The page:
Read this on themalaysianinsider.com, and started googling. These are what I found:
1) The author's charity organization has taken credit for schools in Afghanistan and Pakistan that don't exist.
2) The porters who accompanied him say he was never lost, and went back to the village a year after his first trip.
3) Mortenson also claims to have been kidnapped by the Taliban, but all the men in a photo from the supposed kidnapping are not actually Taliban, and say they never harmed Mortenson.
4) One of the men, according to CBS, is the director of an influential think tank whose scholarly essays have been published in the U.S.
Mortenson's side of the story: 'I stand by the information conveyed in my book, and by the value of CAI's work in empowering local communities to build and operate schools that have educated more than 60,000 students.'
Mortenson said the account of his experiences in Korphe 'was a compressed version of events' that took place in 1993 and that local people's different concept of time could explain the misunderstanding.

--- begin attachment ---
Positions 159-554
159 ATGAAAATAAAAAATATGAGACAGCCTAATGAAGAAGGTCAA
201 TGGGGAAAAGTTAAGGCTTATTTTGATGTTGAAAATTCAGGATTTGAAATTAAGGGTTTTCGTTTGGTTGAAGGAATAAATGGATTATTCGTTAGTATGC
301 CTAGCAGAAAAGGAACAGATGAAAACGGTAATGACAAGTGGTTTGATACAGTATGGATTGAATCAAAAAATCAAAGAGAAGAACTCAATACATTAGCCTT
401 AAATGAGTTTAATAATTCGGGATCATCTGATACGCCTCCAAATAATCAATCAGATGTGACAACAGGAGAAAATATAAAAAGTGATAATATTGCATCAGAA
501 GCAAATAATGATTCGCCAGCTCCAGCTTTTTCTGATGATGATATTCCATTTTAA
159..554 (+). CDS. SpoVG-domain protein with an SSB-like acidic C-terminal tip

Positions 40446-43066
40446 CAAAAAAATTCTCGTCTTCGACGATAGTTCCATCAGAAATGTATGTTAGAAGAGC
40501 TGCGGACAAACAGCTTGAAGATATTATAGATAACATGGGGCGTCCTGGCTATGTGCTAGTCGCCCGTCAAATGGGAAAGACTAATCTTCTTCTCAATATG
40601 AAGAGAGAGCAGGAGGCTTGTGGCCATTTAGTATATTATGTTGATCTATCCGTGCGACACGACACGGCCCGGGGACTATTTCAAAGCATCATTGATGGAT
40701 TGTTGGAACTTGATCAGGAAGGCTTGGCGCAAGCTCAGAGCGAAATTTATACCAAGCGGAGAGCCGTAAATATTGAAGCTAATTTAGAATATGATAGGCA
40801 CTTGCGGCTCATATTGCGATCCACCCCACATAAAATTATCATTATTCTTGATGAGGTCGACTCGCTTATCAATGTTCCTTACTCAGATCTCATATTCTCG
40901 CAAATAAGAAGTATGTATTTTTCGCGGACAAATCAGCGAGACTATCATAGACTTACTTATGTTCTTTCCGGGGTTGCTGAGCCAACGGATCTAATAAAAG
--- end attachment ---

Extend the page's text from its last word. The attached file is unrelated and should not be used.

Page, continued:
Mortenson insisted that he was held against his will in Waziristan in 1996, though shifting tribal loyalties may explain the conflicting version of events.
He also maintained that the fraud allegations were fabricated by a disgruntled former manager, and that some of the money raised by CAI had been used to build an endowment rather than channeled directly into school construction.
'I hope these allegations and attacks, the people doing these things, know this could be devastating for tens of thousands of girls, for the sake of Nielsen ratings and Emmys,' Mortenson said. (Got this here)
Watch a very interesting video by 60 minutes here and an even more interesting one, (where the author was caught off guard) here.
Who's telling the truth? Does the truth matter if his story has inspired many to contribute to the society?